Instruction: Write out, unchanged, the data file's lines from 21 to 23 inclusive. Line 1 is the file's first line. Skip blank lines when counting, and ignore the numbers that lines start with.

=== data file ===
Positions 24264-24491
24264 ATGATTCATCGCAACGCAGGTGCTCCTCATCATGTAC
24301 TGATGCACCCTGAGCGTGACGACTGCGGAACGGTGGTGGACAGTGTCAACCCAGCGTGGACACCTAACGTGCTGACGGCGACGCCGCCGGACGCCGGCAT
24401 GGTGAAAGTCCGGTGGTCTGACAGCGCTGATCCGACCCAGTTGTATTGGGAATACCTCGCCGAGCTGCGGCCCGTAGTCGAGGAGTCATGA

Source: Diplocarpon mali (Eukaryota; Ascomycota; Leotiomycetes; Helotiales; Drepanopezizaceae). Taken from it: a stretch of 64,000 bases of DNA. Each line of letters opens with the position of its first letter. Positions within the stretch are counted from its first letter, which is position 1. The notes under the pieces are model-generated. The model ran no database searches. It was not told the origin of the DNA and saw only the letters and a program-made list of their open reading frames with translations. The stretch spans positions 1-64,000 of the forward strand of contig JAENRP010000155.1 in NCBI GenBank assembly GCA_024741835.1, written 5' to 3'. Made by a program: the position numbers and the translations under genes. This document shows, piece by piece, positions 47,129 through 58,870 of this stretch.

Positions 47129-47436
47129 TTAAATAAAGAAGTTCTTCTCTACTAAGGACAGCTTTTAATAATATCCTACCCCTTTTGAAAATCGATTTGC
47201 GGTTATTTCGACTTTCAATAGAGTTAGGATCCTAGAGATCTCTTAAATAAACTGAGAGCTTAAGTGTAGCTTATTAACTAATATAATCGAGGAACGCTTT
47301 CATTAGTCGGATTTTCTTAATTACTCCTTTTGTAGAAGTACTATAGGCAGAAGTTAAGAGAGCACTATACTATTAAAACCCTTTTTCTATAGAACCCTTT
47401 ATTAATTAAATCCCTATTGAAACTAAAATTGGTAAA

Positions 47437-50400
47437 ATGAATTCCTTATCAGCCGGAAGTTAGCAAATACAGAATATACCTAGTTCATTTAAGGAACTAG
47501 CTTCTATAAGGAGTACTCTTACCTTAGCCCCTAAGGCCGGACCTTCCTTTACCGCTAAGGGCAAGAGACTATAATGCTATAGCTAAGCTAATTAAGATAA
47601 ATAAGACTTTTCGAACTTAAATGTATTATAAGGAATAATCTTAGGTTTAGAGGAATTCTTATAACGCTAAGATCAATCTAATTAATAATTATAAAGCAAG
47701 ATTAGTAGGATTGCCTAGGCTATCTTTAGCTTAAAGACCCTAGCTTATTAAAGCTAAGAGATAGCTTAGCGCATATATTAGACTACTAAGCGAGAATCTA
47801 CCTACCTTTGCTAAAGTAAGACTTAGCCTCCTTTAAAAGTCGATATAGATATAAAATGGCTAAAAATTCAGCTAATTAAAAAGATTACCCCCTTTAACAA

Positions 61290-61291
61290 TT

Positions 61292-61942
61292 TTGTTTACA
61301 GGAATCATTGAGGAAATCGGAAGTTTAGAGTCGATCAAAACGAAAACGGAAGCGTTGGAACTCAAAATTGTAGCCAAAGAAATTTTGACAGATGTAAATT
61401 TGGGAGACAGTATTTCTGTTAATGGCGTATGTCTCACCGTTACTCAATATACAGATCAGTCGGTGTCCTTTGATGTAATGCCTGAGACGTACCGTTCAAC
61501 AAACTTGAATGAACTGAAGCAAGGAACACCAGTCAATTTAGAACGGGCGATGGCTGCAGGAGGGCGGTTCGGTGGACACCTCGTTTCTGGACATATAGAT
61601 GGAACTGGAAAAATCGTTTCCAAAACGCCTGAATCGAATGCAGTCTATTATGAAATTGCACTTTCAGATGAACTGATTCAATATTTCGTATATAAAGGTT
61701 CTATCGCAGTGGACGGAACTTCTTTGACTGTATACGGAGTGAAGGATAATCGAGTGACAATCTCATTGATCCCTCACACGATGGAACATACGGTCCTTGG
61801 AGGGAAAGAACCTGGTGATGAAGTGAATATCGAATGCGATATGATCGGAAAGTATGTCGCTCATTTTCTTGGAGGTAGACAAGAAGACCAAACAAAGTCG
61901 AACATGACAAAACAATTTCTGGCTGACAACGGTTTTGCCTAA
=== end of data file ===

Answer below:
61301 GGAATCATTGAGGAAATCGGAAGTTTAGAGTCGATCAAAACGAAAACGGAAGCGTTGGAACTCAAAATTGTAGCCAAAGAAATTTTGACAGATGTAAATT
61401 TGGGAGACAGTATTTCTGTTAATGGCGTATGTCTCACCGTTACTCAATATACAGATCAGTCGGTGTCCTTTGATGTAATGCCTGAGACGTACCGTTCAAC
61501 AAACTTGAATGAACTGAAGCAAGGAACACCAGTCAATTTAGAACGGGCGATGGCTGCAGGAGGGCGGTTCGGTGGACACCTCGTTTCTGGACATATAGAT